ML Retrospectives 📄 A collection of blog posts by authors that honestly discuss a past paper, including its flaws, limitations, and perspectives. There are only two currently published retrospectives at this point (one on an automatic Turing test, the other one on conditional computation), but we'll hopefully see more in the future.
Super Machine Learning Revision Notes 📒 A huge list that contains clear and concise summaries of basic ML concepts, algorithms and popular models, as well as practical tips and exampl
Causality chapter 📖 The Causality chapter of the Fairness and ML book is now freely available. If you're interested in causality, this is arguably one of the most extensive and didactic overviews of the topic.
The academic job search for computer scientists in 10 questions 👩🏫 This article by Nicolas Papernot and Elissa M. Redmiles is an in-depth guide to the academic job search, from preparing a job talk, to scheduling on-site interviews and negotiating a job package.
CausalML 🔧 This Python library by Uber provides a suite of causal inference methods using machine learning algorithms based on recent research. Typical use cases include campaign targeting optimization or personalized engagement.
FARM 👩🌾 FARM by Deepset provides allows you to easily adapt pretrained language models to downstream tasks. Standardized interfaces allow flexible extension and experiment tracking and visualizations support debugging. In addition, FARM enables running inference both via an API or in a nice UI using docker containers. You can see below how it compares to two other popular transfer learning libraries, PyTorch-Transformers and spaCy-PyTorch-Transformers.
Articles and blog posts 📰
A Complete List of Important NLP Frameworks you should Know 🏛 This infographic shows many recent advances in NLP, from the Transformer to multilingual BERT. While some of the dates are inaccurate and ELMo is conspicuously missing, it still nicely highlights the recent progress in NLP.
Planning paper writing ✍️ Devi Parikh who has produced a host of amazing papers with her team shares tips on iterating on a paper with your collaborators:
Iterate on the paper in a hierarchical fashion (coarse to fine).
Iterate on small chunks at a time.
Plan for multiple iterations on every section.
Schedule each iteration.
How to Train Your ResNet 8: Bag of Tricks 👝 This post by David Page discusses a number of standard and not-so-standard tricks to reduce the training time of a ResNet:
Preprocessing on the GPU.
Applying max-pooling before batch norm and ReLU.
Using CELU activations.
'Ghost' batch norm (batch norm applied to a subset of a larger batch).
Frozen batch norm scales.
Input patch whitening.
Exponential moving averaging of parameters.
How the limits of the mind shape human language 🤯 This article nicely explores how our inherent biases make learning certain languages easier than others.
A Rare Universal Pattern in Human Languages 🗣 This article discusses a recent paper that demonstrates that even though some languages are spoken more quickly than others, the efficiency of different languages (in terms of bits as measured by information per syllable) is roughly the same across languages.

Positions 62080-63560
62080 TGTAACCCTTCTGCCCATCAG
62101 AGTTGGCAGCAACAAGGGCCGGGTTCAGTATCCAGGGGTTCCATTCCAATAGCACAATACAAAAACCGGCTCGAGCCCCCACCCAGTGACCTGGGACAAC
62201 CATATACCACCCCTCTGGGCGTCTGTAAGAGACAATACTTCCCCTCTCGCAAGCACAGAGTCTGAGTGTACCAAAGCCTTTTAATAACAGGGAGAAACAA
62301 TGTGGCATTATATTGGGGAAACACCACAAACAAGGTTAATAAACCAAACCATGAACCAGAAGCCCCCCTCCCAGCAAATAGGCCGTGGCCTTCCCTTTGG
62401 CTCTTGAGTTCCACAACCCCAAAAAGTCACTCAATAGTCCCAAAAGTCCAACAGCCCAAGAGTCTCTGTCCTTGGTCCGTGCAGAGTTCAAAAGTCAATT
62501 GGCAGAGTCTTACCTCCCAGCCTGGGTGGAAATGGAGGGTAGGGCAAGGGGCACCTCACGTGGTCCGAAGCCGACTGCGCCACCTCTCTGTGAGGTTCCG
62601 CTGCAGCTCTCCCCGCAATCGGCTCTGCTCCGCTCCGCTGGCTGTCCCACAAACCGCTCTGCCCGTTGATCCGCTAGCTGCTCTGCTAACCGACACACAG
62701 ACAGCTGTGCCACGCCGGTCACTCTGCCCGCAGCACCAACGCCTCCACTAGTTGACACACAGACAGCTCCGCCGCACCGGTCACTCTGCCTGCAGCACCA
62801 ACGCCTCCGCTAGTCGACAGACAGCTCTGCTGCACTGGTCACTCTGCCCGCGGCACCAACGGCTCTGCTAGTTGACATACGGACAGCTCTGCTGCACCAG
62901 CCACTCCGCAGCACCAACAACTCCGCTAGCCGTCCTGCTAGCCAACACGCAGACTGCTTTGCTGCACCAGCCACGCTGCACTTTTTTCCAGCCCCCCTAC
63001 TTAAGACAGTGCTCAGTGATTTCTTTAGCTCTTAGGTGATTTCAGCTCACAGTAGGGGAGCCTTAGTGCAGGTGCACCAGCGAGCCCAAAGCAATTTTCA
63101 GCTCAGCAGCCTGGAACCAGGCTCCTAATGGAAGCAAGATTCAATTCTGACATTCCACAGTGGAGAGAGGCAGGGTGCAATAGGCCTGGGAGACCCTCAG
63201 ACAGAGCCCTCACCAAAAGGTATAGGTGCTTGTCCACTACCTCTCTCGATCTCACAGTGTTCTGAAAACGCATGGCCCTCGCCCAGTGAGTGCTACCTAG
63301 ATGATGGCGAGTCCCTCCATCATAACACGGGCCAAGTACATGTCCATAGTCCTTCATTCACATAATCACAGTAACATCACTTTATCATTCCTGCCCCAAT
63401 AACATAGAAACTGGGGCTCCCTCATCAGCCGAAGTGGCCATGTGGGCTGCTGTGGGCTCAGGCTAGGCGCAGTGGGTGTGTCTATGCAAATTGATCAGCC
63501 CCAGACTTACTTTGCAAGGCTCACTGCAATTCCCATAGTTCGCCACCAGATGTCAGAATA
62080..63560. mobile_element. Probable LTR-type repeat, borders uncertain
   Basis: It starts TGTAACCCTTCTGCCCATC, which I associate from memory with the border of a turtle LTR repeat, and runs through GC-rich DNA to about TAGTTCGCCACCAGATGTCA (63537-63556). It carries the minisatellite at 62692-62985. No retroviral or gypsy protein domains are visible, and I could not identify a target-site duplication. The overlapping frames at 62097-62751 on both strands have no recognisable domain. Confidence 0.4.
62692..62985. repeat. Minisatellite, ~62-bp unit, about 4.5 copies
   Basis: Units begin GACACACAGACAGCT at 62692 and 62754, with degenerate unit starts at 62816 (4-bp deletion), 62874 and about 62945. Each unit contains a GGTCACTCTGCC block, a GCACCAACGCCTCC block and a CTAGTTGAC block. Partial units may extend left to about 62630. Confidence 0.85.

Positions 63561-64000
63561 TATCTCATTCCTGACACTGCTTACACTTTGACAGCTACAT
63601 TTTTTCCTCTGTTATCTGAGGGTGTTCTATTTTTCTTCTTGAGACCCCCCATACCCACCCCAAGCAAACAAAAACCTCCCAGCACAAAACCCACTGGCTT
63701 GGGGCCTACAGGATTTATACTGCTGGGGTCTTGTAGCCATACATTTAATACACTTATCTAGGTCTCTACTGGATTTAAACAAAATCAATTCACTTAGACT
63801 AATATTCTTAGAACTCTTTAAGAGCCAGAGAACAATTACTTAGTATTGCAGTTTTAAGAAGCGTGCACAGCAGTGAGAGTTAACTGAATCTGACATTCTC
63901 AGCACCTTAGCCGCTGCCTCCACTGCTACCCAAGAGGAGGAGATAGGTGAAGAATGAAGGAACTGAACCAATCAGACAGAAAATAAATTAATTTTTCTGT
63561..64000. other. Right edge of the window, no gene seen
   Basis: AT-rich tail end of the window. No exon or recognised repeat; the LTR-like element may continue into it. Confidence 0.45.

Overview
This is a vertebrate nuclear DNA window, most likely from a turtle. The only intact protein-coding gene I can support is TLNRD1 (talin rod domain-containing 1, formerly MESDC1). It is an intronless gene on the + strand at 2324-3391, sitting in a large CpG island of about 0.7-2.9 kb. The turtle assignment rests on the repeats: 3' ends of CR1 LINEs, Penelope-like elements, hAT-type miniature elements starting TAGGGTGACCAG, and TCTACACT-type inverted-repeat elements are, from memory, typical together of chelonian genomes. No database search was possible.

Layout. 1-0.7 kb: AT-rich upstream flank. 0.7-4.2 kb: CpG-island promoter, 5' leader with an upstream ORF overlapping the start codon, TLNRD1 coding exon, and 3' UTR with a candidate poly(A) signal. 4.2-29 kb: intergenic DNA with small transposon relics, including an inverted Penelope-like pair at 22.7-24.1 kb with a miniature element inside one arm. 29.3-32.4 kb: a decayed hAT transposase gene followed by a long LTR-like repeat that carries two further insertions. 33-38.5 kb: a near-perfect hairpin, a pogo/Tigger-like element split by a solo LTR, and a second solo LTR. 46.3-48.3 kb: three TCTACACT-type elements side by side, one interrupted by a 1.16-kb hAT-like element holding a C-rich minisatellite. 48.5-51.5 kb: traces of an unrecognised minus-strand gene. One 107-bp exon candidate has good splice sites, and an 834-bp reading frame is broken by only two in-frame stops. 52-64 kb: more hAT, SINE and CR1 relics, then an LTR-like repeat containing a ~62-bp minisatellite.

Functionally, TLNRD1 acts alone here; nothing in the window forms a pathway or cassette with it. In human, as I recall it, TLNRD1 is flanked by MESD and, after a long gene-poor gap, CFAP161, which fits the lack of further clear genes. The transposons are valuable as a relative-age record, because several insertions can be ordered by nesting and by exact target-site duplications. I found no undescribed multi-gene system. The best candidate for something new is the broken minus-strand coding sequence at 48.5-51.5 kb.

AI Is Coming for Your Favorite Menial Tasks 👩💻 This article focuses on an underappreciated aspect of the discussion around job loss and transformation due to AI: As decision making is cognitively draining, certain menial tasks may provide a sense of accomplishment. If all of these are done by AI, then only tasks that require very taxing novel decision making will remain.
Automating routines enables us to be more creative.
ML gives us superpowers in the physical world.
ML helps us make better decision.
Automating dangerous jobs makes us safer.
ML will help us understand each other better.
Evolution Strategies 🐒🚶♂️ Lilian Weng reviews classic evolution strategies methods—black-box optimization algorithms that are part of the family of evolutionary algorithms—and discusses applications in deep RL.
On Creativity in Academia 👩🏫 This post by Tim Dettmers highlights the dilemma of creativity in academia, which is about finding strange ideas that are still valid. Rather than coming up with valid ideas straight away, one needs to hammer on and reassessing ideas until they work.
Dialogue State Tracking 🗣This post by Wluper gives an overview of dialogue state tracking, in particular how to leverage persona information and dialogue history.
The #BenderRule: On Naming the Languages We Study and Why It Matters 🇬🇧🇩🇪🇿🇦 A great article by Emily Bender on the history of the #BenderRule and why English is neither synonymous with nor representative of natural language.
Papers + blog posts 📑
Universal Adversarial Triggers for Attacking and Analyzing NLP (blog post, paper) A new attack that concatenates a short phrase to the front or end of an input. It is universal in that the exact same phrase can be appended to any input from a dataset to cause a specific target prediction.
Paper picks 📄
A critique of pure learning and what artificial neural networks can learn from animal brains (2019) This paper critiques pure learning and argues that most animal behaviour does not result from learning algorithms, but is encoded in the genome. Animals are born with highly structured brain connectivity, which must be compressed through a “genomic bottleneck”.